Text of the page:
I made it back up to the spot with the whirlpool, and quickly started trying to get some pictures. They just weren't turning out like I wanted them too. To get the best movement of the leaves I needed a longer exposure, but that tended to blowout the white of the background waterfall. I bracketed my exposures, with the hope that I could use the magic of Photoshop to merge the shots together to make it look presentable. Luckily I'd try again later on and get the shot I wanted. But until then, here is a view of the leaves and part of the waterfall...

One major difference of this Collins Creek trip is that I didn't wade into the creek. It was about 45 degrees out, cloudy and with a strong wind. The water was probably a bit to chilly to stand in barefoot. So I crouched on some rocks to get a few shots.


(OK, I did cheat and put that leaf there)


I carefully hopped across some rocks to the other side of the creek, and found a bright patch of leaves that had settled by the creek. If I had waited a week or so to visit, most of these leaves would have probably washed away. So it was good I made it up there, I thought.


Collins Creek, if you're interested in making a visit, takes just about an hour and a half to reach from Little Rock. It's located in the John F. Kennedy Memorial Park, near the dam and hatchery at Greers Ferry Lake. It still seems like a bit of a secret (don't tell!), in fact I only saw four other people out there the entire time I was at the creek.

It was starting to get dark, to the point where it was difficult to get the camera to focus. I made one last visit to the whirlpool, and took a quick picture to see what it looked like from the opposite shore of the creek. Since it was so much darker, I was able to get a good exposure on both the falls and the leaf swirl. So even though the light was fading fast, I carefully hurried to the other shore to try to get my dream shot again. And amazingly, it even turned out. I haven't quite decided on which one is the best shot so far, but this is the one I'm liking the best at the moment. It's a 15 second exposure, and one of the very last pictures taken on the trip.

Tuesday, November 11, 2008

Little Rock

I was just 15 miles or so south of downtown Little Rock when I left Lorance Creek, and I decided to head up there for some pictures. Most of the pictures I've taken in the past few months have all been of trees and waterfalls, so some pictures of buildings would be a nice change of pace. My first stop was MacArthur Park.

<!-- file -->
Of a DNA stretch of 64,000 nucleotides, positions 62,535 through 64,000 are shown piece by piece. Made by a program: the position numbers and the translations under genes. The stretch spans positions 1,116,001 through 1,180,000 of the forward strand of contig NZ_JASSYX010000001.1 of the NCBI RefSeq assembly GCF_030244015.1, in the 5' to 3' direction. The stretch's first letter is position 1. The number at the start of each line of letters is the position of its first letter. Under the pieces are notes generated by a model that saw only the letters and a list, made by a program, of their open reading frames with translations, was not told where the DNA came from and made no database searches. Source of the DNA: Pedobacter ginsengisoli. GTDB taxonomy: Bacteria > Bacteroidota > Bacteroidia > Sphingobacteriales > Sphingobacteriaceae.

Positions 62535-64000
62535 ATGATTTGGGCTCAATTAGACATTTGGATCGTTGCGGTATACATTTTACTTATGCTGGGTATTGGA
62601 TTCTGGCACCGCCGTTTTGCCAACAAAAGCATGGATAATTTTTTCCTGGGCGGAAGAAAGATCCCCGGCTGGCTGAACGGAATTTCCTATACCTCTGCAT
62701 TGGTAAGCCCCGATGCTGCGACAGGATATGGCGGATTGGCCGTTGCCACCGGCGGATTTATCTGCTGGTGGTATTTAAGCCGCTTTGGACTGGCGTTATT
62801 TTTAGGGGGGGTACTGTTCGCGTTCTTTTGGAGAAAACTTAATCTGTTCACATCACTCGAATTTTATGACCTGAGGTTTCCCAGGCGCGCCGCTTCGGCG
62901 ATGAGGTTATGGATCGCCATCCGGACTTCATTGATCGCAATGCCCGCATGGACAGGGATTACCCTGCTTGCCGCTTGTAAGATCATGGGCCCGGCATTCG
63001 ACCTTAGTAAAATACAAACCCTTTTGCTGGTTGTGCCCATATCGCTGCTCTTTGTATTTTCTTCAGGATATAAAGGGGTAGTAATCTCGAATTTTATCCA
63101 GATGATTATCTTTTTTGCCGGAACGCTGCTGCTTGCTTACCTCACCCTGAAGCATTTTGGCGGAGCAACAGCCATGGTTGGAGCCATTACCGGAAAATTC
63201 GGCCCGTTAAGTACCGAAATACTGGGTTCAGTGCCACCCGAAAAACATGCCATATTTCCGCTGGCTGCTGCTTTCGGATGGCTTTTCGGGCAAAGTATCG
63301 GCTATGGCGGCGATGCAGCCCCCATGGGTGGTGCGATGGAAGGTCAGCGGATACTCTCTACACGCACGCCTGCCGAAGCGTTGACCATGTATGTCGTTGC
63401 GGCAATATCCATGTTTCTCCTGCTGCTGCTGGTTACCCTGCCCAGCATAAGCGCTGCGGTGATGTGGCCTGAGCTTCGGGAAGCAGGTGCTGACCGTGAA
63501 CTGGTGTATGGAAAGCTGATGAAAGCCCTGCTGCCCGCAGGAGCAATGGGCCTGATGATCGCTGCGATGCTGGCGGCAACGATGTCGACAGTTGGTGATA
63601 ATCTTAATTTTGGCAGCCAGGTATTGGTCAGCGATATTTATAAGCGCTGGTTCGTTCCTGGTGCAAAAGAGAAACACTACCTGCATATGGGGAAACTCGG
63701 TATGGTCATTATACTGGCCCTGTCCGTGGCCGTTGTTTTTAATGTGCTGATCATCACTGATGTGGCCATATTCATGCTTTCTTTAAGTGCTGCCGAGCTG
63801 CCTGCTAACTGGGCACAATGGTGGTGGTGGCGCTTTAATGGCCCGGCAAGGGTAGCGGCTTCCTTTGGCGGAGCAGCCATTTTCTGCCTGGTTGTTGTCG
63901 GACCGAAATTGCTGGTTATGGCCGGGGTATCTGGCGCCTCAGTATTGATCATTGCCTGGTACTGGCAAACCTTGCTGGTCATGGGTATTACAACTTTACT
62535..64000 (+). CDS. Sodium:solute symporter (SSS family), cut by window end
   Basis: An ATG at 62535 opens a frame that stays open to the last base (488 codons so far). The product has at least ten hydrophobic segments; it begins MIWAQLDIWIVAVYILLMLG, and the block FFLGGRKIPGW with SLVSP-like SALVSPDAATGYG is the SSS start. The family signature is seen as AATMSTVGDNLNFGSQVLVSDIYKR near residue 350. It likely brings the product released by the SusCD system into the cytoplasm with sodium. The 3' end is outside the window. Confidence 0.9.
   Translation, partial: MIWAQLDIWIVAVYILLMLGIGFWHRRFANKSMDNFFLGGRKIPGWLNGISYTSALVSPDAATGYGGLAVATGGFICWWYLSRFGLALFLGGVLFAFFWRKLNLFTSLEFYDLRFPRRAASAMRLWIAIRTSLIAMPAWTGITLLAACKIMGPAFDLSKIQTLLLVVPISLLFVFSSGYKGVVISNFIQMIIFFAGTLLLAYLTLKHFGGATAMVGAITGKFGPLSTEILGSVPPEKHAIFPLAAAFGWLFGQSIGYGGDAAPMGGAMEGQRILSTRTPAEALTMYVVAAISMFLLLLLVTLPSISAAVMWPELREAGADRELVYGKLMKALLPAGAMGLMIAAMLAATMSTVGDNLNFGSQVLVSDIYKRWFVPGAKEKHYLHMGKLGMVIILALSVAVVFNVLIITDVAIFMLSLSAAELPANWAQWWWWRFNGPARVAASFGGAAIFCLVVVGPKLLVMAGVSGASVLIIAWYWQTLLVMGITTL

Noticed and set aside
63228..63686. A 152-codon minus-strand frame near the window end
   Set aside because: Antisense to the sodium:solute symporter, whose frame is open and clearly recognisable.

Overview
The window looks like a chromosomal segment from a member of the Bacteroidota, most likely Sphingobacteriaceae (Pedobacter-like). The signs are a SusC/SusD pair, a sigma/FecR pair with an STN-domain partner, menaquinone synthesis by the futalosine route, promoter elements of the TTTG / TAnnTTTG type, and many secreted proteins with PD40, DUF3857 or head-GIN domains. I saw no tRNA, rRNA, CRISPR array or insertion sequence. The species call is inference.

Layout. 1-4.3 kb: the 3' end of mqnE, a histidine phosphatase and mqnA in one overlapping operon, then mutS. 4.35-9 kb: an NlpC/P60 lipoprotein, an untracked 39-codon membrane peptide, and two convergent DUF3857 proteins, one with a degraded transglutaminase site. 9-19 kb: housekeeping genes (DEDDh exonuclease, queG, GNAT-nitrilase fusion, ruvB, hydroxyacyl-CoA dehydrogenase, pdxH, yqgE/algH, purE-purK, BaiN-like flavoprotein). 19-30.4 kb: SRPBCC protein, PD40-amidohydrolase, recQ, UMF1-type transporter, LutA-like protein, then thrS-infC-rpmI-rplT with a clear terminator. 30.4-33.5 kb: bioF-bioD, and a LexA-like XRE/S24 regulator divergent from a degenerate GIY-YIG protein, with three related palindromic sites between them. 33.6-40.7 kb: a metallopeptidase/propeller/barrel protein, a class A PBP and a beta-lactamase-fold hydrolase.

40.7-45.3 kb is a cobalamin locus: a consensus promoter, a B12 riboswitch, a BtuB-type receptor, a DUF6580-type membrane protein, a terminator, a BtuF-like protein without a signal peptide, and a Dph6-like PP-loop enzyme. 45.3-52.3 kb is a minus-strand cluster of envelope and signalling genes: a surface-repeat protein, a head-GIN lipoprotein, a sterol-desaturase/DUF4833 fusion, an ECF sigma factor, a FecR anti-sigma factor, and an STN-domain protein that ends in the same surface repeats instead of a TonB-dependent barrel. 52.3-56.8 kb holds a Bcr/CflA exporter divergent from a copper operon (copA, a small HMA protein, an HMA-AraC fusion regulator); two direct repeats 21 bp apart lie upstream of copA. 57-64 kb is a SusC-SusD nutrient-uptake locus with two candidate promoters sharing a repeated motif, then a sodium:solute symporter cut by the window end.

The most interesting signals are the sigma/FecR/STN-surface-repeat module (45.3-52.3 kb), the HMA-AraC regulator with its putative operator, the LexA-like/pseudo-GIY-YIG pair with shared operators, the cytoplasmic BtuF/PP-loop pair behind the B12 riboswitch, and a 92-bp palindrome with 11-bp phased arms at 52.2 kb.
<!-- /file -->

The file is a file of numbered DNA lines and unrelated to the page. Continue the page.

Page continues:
That white dot in between the tree and the tower is actually the moon. Some history on this place, if you're interested. It was built in 1840, and is one of the oldest buildings in Little Rock (which was incorporated in 1831). It was built to be the arsenal for the city, and was the place where World War II general Douglas MacArthur was born in 1880.

My next stop was the Old State House, but I was disappointed to see that the trees there didn't have any fall color. The trees on the lawn are magnolias, which don't change color in the fall (I think). So instead I pointed the camera up and at the Stephens Building, which did have some trees around it with some color.

Just a block away is one of my favorite buildings downtown, the Pulaski County Courthouse.

Construction on the courthouse was completed in 1889. I like the architecture, it's interesting both in and out. I've only been inside of it once, when I went to early vote before the 2000 election (memorable because I managed to lock my keys in the car right outside of the building).

When I was out there with the camera pointed up at the building, I heard someone behind me say "see, other people are out taking pictures!" I turned around to see another photographer, clearly dragging along her significant other (who didn't seem to want to be out taking pictures that day). She walked by and gave a look that said "I know.."